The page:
At this age, your biggest priority should simply be helping them get used to holding a writing utensil and starting to use it. Drawing and coloring are great ways to practice (and pretty fun, at that!). Try different types of utensils with different sizes, such as thicker markers or pencils, to encourage your young one. They might feel like they have more control when there’s more to grip.
Another thing to note during this time? When your child is first holding something (usually as a toddler), you’ll find out pretty quickly whether they prefer their left or right hand. Give opportunity for them to practice both to see what feels right. Check out this article on ways to hold a pencil for more information!
Of course, you want your child to draw freehanded and explore with using writing utensils, especially when they’re young. However, our private school also recommends getting some practice in with tracing lines — this will make it easier to trace letters later on down the road.
By the time your child is getting ready for kindergarten, they should be able to write their first name and the first letter of their last name (capitalized). They should also be able to distinguish between uppercase and lowercase letters, even if they don’t know all their letters yet. In terms of writing, your child should be able to trace letters and write many letters independently.
If your young one isn’t there just yet, there’s no need to panic! You can practice by printing off sheets and resources for parents and teachers from the web, or ask your child’s teacher if they have extra materials for practicing at home.
By kindergarten and first grade, your child will be writing words and simple sentences. You can guide in this practice at home with a number of games:
- Sight Word Match: Make a list of ten sight words (i.e. at, and, on, or, etc.), then have your child copy writing them down in a column on a piece of lined paper. In the other column or on another piece of paper, help them cut out and paste the same sight words that they find in magazines or newspapers. You can also tape or glue the words in a jumbled up order, then have your child draw lines to connect each word.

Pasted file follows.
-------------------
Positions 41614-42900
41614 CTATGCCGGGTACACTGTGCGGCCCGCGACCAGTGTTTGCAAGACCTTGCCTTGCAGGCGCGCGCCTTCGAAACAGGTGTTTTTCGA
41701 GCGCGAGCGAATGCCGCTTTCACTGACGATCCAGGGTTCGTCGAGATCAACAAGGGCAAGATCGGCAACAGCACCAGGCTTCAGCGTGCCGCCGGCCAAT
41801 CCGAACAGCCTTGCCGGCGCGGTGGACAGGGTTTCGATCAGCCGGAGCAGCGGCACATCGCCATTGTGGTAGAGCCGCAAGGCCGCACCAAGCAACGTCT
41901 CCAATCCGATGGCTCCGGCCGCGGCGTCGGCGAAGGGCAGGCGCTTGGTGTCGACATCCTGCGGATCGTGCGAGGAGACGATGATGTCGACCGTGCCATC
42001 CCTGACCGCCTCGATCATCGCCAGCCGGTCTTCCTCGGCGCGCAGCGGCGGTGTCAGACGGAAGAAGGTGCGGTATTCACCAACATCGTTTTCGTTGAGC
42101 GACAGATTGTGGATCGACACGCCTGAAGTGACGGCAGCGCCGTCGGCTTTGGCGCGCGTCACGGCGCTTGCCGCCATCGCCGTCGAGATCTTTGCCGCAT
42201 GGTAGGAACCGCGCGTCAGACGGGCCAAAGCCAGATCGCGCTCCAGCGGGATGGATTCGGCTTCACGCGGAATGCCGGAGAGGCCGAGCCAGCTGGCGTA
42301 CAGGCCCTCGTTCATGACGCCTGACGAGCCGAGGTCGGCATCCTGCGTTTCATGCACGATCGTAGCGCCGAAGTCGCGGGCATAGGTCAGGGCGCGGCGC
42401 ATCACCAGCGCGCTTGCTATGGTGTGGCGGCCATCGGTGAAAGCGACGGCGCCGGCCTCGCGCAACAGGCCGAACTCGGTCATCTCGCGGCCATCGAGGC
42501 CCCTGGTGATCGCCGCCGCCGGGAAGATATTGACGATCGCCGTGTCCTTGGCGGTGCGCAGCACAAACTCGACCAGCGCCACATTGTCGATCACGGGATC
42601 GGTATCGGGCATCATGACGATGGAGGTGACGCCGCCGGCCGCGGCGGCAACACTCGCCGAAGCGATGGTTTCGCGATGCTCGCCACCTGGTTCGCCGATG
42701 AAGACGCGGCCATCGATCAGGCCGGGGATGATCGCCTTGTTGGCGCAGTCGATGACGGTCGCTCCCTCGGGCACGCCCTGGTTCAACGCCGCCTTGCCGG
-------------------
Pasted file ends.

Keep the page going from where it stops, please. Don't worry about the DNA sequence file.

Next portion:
- Chalk Hopscotch: Create a hopscotch outline, then have your child write words that make a sentence into different boxes. Have them hop in the order of the sentence, have them jump to sight words, or have them jump to words that start with a certain letter.
- Copycat: This is especially good for kids who need to take their time and slow down on their writing, and need to focus on how they’re holding a writing utensil. You write various words, and then in different colors, have your young one try to copy (either by writing separately, tracing over, or both) the word as neatly and perfectly as possible.
Reading and writing are completely intertwined. We can’t be great writers if we’re not great readers, and the reverse is true as well. By encouraging literacy as a whole in your household, you’ll be giving your kids a foundation for writing success.
Read every single day with your young ones, take frequent trips to the library, and talk about the writing that you’re reading. Are there sentences that rhyme? What words make you feel a certain way? If you closed your eyes and listened, could you still picture the story? Engage in a dialogue with reading that revolves around writing, and you’ll set your kids up for success.
There are any number of ways that kids deal with and react to writing. Some might try to write everything perfectly, and get hung up on the spelling of words. Others might get frustrated with the struggle of holding a writing utensil and producing neat words and letters, and might want to give up.
Our private school knows that the best things you can do for your child’s writing practice are to be encouraging, patient, and focus on the big picture. Create a culture in which writing is a messy process, it’s not perfect, and that’s the point of it. Always applaud your child for going the extra mile and persevering through tough tasks.
In our next blog, our private school will cover some of the ways in which you can help your older children with their writing exercises and homework. Stay tuned, and contact Resurrection Christian School for any questions you might have on enrollment, academics, or more.